Beer 'must be sold' at Brazil World Cup, says Fifa

 
Maracana football stadium in Rio de Janeiro Beer has been banned at Brazilian football matches since 2003

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Beer must be sold at all venues hosting matches in the 2014 World Cup in Brazil, football's world governing body, Fifa, has insisted.

Fifa General Secretary Jerome Valcke said the right to sell beer must be enshrined in a World Cup law the Brazilian Congress is considering.

Alcoholic drinks are currently banned at Brazilian stadiums and the country's health minister has urged Congress to maintain the ban in the new law.

Brewer Budweiser is a big Fifa sponsor.

Mr Valcke is visiting Brazil to press for progress on the much-delayed World Cup law.

'Won't negotiate'

Fifa has become frustrated because voting on the legislation has been held up in Congress by the dispute over alcohol sales.

The Brazilian government has also failed to resolve differences with Fifa over cut-price tickets for students and senior citizens, and demands for sponsors of the World Cup to have their trademarks protected.

Analysis

The profile of World Cup supporters will be radically different from that of domestic Brazilian football, where violence is fuelled by club rivalries.

But this is not about violence, or even beer. It is about sovereignty.

Fifa makes all sorts of demands on a World Cup host nation, from tax waivers to the necessity to provide stadiums, transport and hotel infra-structure - controversial issues in the developing world, where there are so many claims on the public purse.

Largely because of poor domestic organisation, the costs of staging the tournament are spiralling. But one area where Brazil's government can flex its muscles is that of sovereignty - which is why beer sales and ticket prices, governed by local law, are now the front line in the tension between Brazil and Fifa.

In remarks to journalists in Rio de Janeiro, Mr Valcke sounded frustrated with Brazilian officials.

"Alcoholic drinks are part of the Fifa World Cup, so we're going to have them. Excuse me if I sound a bit arrogant but that's something we won't negotiate," he said.

"The fact that we have the right to sell beer has to be a part of the law."

Alcohol was banned at Brazilian football matches in 2003 as part of attempts to tackle violence between rival football fans.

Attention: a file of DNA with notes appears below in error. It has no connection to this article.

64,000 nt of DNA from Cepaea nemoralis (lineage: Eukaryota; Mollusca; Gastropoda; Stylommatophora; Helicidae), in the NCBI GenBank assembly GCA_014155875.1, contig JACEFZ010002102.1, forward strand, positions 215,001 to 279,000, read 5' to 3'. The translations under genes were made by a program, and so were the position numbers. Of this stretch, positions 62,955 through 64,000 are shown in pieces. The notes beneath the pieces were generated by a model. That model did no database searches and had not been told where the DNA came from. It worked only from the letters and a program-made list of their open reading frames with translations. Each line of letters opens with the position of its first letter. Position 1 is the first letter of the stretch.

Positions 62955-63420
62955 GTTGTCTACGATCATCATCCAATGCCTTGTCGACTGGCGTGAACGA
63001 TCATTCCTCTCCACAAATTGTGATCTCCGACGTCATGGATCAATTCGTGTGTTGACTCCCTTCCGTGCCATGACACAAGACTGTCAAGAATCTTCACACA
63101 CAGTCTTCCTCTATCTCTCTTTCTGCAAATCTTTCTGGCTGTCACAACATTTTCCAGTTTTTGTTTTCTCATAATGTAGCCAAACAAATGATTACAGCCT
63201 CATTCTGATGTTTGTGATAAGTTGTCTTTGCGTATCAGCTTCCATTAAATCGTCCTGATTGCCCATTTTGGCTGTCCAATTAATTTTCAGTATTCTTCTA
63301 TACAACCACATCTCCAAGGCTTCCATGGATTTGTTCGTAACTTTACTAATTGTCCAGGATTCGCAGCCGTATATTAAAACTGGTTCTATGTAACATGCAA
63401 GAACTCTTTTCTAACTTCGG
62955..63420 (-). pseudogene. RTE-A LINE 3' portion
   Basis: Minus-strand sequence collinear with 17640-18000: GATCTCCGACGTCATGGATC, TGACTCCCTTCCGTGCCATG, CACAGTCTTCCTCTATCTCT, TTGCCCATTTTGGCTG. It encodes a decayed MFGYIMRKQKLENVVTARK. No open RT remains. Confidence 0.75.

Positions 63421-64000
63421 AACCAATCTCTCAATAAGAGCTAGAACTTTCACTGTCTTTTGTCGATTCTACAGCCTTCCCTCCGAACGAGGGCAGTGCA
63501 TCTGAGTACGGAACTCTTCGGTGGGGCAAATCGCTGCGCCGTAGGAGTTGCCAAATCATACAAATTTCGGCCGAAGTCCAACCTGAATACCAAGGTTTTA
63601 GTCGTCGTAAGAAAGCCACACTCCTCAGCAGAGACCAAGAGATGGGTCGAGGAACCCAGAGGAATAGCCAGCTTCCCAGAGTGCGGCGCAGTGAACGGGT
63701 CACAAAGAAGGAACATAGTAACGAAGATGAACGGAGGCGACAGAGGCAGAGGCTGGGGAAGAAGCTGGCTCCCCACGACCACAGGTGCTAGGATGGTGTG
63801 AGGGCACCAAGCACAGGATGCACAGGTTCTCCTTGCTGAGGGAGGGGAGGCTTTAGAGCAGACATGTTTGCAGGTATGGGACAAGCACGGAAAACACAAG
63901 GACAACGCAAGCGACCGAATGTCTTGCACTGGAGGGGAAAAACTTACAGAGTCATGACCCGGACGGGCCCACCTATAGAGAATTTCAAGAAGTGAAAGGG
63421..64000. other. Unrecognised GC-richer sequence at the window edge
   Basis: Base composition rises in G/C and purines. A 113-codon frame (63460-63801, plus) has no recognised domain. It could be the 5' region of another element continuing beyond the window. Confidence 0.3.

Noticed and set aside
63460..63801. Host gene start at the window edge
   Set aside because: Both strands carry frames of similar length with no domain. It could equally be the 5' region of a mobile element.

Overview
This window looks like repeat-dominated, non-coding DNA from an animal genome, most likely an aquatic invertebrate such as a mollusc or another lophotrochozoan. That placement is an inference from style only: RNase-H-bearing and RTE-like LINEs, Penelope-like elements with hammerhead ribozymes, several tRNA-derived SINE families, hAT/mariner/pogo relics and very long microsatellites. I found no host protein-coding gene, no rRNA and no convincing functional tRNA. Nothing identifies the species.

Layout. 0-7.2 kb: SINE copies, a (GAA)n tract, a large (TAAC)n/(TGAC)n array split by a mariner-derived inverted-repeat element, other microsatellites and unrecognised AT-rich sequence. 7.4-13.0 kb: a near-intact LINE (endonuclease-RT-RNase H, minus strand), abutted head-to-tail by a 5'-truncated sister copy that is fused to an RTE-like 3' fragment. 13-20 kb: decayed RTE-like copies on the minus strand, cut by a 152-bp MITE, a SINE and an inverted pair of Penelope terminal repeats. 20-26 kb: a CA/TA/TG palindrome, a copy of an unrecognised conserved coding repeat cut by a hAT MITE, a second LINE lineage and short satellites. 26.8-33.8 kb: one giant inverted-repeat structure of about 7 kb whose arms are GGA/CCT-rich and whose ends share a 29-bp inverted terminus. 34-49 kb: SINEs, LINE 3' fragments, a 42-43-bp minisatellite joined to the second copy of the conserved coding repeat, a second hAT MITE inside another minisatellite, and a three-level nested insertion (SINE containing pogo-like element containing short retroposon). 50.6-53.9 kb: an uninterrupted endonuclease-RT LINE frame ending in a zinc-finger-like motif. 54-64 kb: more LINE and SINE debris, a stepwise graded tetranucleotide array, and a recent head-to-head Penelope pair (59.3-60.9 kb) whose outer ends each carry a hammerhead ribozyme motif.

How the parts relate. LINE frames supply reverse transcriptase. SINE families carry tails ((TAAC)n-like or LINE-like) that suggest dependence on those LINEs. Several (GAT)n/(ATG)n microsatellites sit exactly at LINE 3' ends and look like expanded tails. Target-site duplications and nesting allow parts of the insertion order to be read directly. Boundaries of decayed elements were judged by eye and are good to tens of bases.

The measures have had limited impact, says the BBC's South American football correspondent Tim Vickery.

In order to drink, supporters tend to stay longer outside stadiums, areas that are harder to police than inside.

Much of the football violence in Brazil stems from club rivalries, our correspondent notes. Fans who follow the national side tend to be wealthier and include more women and families.

Builders at the Minerao Stadium in Belo Horizonte (14 December 2011) Mr Valcke criticised the pace of construction at Brazil's world cup venues

Health Minister Alexandre Padilha and other members of Congress have called for the ban to be maintained.

Mr Valcke said negotiations with Brazil over details of the World Cup had been slow.

"We lost a lot of time and we were not able to discuss with people in charge that are willing to make a decision," he said, adding that it was the first time a country was still in talks five years after winning the right to host the tournament.

During his visit to Brazil, Mr Valcke has been touring the stadiums in 12 cities where the 2014 World Cup will be played.

He criticised the pace of construction and said Brazil had not yet improved its infrastructure to the level needed to welcome visitors.

 

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  • rate this
    +3

    Comment number 234.

    You take the money they call the tune,

  • rate this
    +1

    Comment number 233.

    Valcke should just take his ball and go home.

  • rate this
    +6

    Comment number 232.

    I went to the Brazilian Cup final at the Maracana on my first day of a round the world trip...my friends and I were amazed that baseball style vendors were going round the stadium selling beer for roughly 50p per can. We spent around £5 each and missed the bus home. If there has been a ban in place since 2003, how was this possible?

  • rate this
    0

    Comment number 231.

    This is different to gun law changes for the Olympics. I don't know if they have been changed but the argument was to allow competitors in certain gun groups to train and compete with out falling foul of the law.

    This is about sell booze to non-competitors in places where it is currently banned & not selling it to footballers although it might make The Cup more interesting :-)

  • rate this
    +1

    Comment number 230.

    Will the Fifa General Secretary insist same Beer policy while FIFA 2022 takes place in Qatar?

  • rate this
    -2

    Comment number 229.

    @ Jon:

    It really would not take long to have that figured out. One can see a lot of bitterness towards Fifa even under the guise of their sudden support for everything brazilian. Laughs

  • rate this
    +9